How Much Prison Time Do Federal Racketeering Charges Carry?
Racketeering charges are no joke – they can lead to serious prison time at the federal level. The Racketeer Influenced and Corrupt Organizations Act (RICO) was passed in 1970 to help prosecutors go after organized crime syndicates. But these days, federal racketeering laws are used in all sorts of cases involving multiple defendants and complex criminal conspiracies.
So how much time are you looking at if convicted? Well, it depends on a lot of factors. But generally speaking, federal racketeering carries stiff penalties.
The Basics of Racketeering
Let’s start with the basics. Racketeering involves participating in a “criminal enterprise” – basically an organized group that engages in illegal activity. To be convicted under RICO, prosecutors have to prove two things:
- You committed at least two specific racketeering crimes within 10 years
- Those crimes were connected to the criminal enterprise
The racketeering crimes can include anything from murder, kidnapping, and arson to drug trafficking, gambling, extortion, bribery, and money laundering.
RICO also makes it illegal to conspire to commit racketeering, even if you don’t actually carry out the crimes yourself. So you can face charges just for planning illegal activities as part of a criminal enterprise.
Penalties for a RICO Conviction
Now onto the penalties. A RICO conviction under federal law carries:
But here’s the kicker – if any of the racketeering activities involved murder or other serious violent crimes, there is NO LIMIT on the prison sentence. You could be looking at life behind bars or even the death penalty.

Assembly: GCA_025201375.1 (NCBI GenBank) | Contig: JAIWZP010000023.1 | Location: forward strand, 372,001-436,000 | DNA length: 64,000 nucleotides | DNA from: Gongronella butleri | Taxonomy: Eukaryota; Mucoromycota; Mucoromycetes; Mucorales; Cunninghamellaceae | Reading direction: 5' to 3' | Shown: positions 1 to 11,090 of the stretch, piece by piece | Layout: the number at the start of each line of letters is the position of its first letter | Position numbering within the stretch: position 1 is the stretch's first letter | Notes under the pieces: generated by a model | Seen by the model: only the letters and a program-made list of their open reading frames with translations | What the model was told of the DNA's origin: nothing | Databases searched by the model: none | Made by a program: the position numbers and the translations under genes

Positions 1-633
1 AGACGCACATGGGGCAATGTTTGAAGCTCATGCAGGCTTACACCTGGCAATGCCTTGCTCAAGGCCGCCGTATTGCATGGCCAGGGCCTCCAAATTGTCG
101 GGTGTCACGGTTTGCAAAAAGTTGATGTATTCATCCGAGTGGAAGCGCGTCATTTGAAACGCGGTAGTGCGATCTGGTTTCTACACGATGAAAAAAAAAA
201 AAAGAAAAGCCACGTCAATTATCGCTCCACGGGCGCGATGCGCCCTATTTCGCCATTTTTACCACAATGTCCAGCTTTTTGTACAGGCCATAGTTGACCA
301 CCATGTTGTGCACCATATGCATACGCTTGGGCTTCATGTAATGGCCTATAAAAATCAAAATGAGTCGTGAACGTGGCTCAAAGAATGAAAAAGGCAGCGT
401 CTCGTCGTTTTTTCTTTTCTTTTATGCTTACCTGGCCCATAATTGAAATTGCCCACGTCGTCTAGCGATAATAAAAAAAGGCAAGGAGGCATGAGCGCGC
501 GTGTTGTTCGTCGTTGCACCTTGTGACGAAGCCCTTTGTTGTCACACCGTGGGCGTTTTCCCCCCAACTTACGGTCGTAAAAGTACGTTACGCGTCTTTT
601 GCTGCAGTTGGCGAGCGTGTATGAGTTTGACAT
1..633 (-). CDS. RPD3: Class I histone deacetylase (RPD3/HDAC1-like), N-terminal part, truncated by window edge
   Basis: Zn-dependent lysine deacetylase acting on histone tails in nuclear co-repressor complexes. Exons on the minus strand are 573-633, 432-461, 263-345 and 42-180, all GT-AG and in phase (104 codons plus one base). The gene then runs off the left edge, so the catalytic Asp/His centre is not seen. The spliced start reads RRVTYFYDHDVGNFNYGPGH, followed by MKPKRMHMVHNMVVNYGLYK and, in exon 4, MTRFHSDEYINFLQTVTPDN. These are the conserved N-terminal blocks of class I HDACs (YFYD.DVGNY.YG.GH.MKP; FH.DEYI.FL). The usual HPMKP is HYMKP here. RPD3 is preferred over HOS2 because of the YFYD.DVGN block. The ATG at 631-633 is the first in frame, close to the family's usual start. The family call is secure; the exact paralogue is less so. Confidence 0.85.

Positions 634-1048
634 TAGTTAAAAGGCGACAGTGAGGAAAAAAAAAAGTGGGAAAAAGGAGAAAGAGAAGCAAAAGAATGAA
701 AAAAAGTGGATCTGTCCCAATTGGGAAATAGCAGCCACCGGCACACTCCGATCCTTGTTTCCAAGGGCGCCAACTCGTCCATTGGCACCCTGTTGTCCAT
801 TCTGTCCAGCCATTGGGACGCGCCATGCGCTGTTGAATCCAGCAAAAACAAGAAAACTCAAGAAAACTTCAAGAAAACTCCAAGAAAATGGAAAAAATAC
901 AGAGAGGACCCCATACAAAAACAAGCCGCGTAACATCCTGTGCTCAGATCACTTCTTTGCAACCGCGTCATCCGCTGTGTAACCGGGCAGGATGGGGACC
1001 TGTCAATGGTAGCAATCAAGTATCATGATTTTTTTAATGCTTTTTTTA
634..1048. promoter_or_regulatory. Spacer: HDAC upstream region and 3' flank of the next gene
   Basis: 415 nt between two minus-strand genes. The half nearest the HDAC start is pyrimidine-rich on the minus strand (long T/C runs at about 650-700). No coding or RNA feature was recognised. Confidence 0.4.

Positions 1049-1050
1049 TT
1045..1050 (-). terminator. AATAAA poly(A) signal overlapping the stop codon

In addition to jail time, a RICO conviction can also lead to forfeiture of any property connected to the criminal enterprise. So you could lose your home, bank accounts, vehicles, businesses – you name it.
Sentencing Factors in Racketeering Cases
- Your role in the enterprise – leaders and organizers often get longer sentences
- Your criminal history score
- How much money was involved in the racketeering activities
- Whether violence or threats were used
- How many victims were harmed
- Whether you accept responsibility or show remorse
Prosecutors will often stack additional charges on top of the RICO counts, like money laundering, wire fraud, drug trafficking, etc. Each added charge can add years to your potential prison sentence.
Defending Against Racketeering Charges
Facing racketeering charges? Don’t go it alone. Hire an experienced criminal defense lawyer right away. An attorney may be able to get charges reduced or dismissed by:
- Challenging the racketeering enterprise’s existence
- Disputing if crimes were connected or part of a “pattern”
- Questioning if actions really benefited the enterprise
- Arguing there wasn’t intent to participate in racketeering
- Identifying procedural errors or problems with evidence
In some cases, cooperating with prosecutors and providing evidence about higher-ups in the organization can also lead to reduced charges or lighter sentences. But don’t even consider this without talking to a lawyer first.
The Bottom Line
Racketeering is among the most serious charges in the federal criminal code. While the maximum is 20 years per count, sentences of decades behind bars are common – especially for leaders involved in violence. Cooperating with authorities or pleading to reduced charges may be the best route to minimize prison time. But don’t take any action until you consult with an experienced criminal defense attorney. Your freedom depends on it.